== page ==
In Buckley II, the Court first found that the Hearing Officer correctly assigned a percentage of permanent impairment to each injury separately. Buckley II, 2012 ME 104, ¶ 20. It also agreed with the Hearing Officer’s analysis that causation flows in only one direction and that is forward.  Buckley II, 2012 ME 104, § 21.  The 2000 injury was causally connected to the 1996 injuries in that the 1996 injuries caused the 2000 injury but not vice versa.  The Court agreed that causation could be prospective only and therefore permanent impairment from the 1996 injuries could not be stacked onto that resulting from the 2000 injury.  The permanent impairment rating for the 2000 injury remained at 7%. 

Regarding the employee’s second argument that the Hearing Officer’s finding of 0% permanent impairment from the 2001 bilateral shoulder injury contradicted a finding in the 2008 decree that he suffered 7% permanent impairment from that injury, the Law Court also agreed with the Hearing Officer’s finding.  The Court explained that in 2008, the Hearing Officer did not clearly parse out the percentages of permanent impairment to be assigned to each injury but instead allocated 7% to the left shoulder and 7% to the right shoulder.  At that time, the Hearing Officer stated that there was no additional permanent impairment to the left shoulder.  In the 2011 decree, the Hearing Officer stated “I further conclude that the 2001 injury resulted in 0% permanent impairment, because it did not cause any additional permanent impairment to either shoulder, nor did it otherwise aggravate or accelerate the earlier injuries.”  Buckley II, 2012 ME 104, § 24.   The Law Court found that the 2008 finding that “the permanent impairment attributable to the 2000 and 2001 injuries is 7% to the right shoulder with no additional permanent impairment to the left shoulder from these injuries” is not necessarily inconsistent with the 2011 finding that 0% impairment is attributable to the 2001 injury.”  Buckley II, 2012 ME 104, § 25.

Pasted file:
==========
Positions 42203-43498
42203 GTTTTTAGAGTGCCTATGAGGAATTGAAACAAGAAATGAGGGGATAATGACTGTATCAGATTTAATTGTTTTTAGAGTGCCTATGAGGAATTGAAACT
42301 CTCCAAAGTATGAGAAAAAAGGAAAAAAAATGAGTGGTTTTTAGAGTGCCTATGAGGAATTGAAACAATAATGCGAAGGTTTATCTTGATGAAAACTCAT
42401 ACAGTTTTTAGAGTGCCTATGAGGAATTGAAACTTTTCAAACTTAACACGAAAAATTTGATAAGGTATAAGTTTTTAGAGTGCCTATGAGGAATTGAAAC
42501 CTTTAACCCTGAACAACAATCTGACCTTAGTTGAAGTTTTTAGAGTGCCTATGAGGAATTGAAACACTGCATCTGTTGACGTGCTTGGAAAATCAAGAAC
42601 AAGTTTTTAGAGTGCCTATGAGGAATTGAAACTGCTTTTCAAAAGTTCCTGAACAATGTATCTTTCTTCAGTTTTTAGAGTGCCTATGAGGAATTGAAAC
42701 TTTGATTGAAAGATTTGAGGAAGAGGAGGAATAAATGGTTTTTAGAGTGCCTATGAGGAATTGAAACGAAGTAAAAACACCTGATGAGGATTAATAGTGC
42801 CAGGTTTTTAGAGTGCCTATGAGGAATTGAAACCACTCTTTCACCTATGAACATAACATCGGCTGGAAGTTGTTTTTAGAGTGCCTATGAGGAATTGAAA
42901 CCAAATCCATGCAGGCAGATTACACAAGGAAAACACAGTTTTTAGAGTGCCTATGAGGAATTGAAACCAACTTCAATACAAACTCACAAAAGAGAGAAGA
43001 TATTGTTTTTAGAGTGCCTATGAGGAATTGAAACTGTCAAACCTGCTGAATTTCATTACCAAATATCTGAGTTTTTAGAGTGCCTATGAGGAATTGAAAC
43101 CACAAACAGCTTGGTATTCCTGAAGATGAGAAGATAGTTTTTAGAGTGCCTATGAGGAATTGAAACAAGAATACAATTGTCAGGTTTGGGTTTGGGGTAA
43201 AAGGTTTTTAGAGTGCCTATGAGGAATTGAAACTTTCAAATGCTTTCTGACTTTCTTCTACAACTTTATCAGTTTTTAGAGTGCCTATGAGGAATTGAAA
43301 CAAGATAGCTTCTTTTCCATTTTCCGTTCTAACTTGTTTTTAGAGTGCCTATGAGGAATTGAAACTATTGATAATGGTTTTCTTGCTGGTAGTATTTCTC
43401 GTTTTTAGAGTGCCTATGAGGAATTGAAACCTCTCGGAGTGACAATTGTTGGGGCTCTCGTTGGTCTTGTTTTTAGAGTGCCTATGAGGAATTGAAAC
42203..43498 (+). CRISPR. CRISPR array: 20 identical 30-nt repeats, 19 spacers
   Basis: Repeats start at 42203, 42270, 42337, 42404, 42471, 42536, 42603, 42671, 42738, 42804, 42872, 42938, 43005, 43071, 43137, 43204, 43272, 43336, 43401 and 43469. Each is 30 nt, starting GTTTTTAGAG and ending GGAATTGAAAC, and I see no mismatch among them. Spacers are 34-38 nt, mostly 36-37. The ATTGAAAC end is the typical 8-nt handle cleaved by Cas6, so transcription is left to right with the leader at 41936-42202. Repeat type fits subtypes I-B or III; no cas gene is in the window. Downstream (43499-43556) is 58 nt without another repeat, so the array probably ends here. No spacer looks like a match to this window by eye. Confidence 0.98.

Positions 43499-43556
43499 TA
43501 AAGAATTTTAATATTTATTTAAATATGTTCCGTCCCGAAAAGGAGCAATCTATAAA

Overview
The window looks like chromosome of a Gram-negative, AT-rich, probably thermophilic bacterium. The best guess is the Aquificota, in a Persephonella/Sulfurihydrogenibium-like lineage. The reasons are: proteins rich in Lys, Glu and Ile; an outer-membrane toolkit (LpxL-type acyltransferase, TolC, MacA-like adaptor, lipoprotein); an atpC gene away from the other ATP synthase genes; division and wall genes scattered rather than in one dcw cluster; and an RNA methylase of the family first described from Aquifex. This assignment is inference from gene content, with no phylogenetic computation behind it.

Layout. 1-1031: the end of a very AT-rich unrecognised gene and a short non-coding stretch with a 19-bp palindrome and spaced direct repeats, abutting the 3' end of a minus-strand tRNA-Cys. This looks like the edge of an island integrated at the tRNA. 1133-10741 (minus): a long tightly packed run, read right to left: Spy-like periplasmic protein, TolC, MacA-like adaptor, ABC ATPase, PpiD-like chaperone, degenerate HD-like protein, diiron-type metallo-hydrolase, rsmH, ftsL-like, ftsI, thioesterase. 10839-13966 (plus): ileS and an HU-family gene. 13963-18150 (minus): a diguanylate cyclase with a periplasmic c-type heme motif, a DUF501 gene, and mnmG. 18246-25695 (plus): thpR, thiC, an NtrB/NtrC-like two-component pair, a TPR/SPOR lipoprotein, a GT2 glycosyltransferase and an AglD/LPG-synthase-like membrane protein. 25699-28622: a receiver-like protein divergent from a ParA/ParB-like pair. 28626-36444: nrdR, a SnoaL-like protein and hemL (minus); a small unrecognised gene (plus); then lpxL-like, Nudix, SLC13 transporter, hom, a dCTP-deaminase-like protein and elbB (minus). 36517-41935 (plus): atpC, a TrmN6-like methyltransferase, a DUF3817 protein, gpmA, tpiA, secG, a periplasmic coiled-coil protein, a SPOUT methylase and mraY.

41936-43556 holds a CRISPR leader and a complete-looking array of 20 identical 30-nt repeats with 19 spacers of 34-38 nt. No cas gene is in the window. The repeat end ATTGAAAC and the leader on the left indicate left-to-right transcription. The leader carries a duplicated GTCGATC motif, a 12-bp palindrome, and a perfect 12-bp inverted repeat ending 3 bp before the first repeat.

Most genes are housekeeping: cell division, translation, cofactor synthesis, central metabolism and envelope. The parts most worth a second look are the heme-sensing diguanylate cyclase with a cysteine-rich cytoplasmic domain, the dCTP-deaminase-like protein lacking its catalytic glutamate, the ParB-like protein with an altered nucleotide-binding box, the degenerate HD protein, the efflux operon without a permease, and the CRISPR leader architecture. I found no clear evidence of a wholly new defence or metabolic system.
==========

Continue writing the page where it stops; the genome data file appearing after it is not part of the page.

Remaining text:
Justices Jabar and Silver joined in dissenting on both arguments addressed by the Court.  They contend that the Hearing Officer had misunderstood the ruling in Buckley I when it relied upon a concept of causation.  They believed the permanent impairment percentages for the 2000 and the two 1996 prior work related injuries should be combined because they are part of the work injury at issue.  In addition they agreed with the employee that the Hearing Officer failed to make the proper determination regarding the 2001 injury.  The Hearing Officer needed to make findings as to whether the 2001 injury was related to the prior work injuries and stated there was a great deal of evidence pointing in this direction.  They stated that the case should be remanded and the Hearing Officer directed to determine whether the prior 1996 left shoulder injuries and/or the 2000 right shoulder injury are related to the 2001 injury to both shoulders.

To view the decision:

http://www.courts.state.me.us/opinions_orders/opinions/2012_documents/12me104bu.pdf